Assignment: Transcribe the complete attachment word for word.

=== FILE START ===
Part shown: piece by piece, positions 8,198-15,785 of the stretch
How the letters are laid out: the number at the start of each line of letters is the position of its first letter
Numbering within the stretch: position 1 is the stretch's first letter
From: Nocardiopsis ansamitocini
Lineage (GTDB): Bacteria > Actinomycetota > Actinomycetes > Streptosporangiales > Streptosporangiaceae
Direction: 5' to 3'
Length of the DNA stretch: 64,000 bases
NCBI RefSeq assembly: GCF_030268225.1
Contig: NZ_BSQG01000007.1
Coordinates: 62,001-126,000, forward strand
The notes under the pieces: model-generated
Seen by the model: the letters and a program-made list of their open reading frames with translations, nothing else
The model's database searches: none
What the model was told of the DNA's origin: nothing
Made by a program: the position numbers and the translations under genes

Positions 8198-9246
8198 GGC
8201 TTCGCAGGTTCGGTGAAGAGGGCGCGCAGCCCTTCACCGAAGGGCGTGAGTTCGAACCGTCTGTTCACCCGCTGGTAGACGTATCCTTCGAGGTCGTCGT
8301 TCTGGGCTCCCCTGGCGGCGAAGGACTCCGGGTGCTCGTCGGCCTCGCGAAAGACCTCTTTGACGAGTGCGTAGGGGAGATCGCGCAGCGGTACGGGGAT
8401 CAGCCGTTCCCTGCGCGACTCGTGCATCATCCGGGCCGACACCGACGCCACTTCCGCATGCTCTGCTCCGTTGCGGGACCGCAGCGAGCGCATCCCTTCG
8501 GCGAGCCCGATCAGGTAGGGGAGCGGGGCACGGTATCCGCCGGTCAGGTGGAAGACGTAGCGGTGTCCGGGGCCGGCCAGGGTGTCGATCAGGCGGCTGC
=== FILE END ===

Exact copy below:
Part shown: piece by piece, positions 8,198-15,785 of the stretch
How the letters are laid out: the number at the start of each line of letters is the position of its first letter
Numbering within the stretch: position 1 is the stretch's first letter
From: Nocardiopsis ansamitocini
Lineage (GTDB): Bacteria > Actinomycetota > Actinomycetes > Streptosporangiales > Streptosporangiaceae
Direction: 5' to 3'
Length of the DNA stretch: 64,000 bases
NCBI RefSeq assembly: GCF_030268225.1
Contig: NZ_BSQG01000007.1
Coordinates: 62,001-126,000, forward strand
The notes under the pieces: model-generated
Seen by the model: the letters and a program-made list of their open reading frames with translations, nothing else
The model's database searches: none
What the model was told of the DNA's origin: nothing
Made by a program: the position numbers and the translations under genes

Positions 8198-9246
8198 GGC
8201 TTCGCAGGTTCGGTGAAGAGGGCGCGCAGCCCTTCACCGAAGGGCGTGAGTTCGAACCGTCTGTTCACCCGCTGGTAGACGTATCCTTCGAGGTCGTCGT
8301 TCTGGGCTCCCCTGGCGGCGAAGGACTCCGGGTGCTCGTCGGCCTCGCGAAAGACCTCTTTGACGAGTGCGTAGGGGAGATCGCGCAGCGGTACGGGGAT
8401 CAGCCGTTCCCTGCGCGACTCGTGCATCATCCGGGCCGACACCGACGCCACTTCCGCATGCTCTGCTCCGTTGCGGGACCGCAGCGAGCGCATCCCTTCG
8501 GCGAGCCCGATCAGGTAGGGGAGCGGGGCACGGTATCCGCCGGTCAGGTGGAAGACGTAGCGGTGTCCGGGGCCGGCCAGGGTGTCGATCAGGCGGCTGC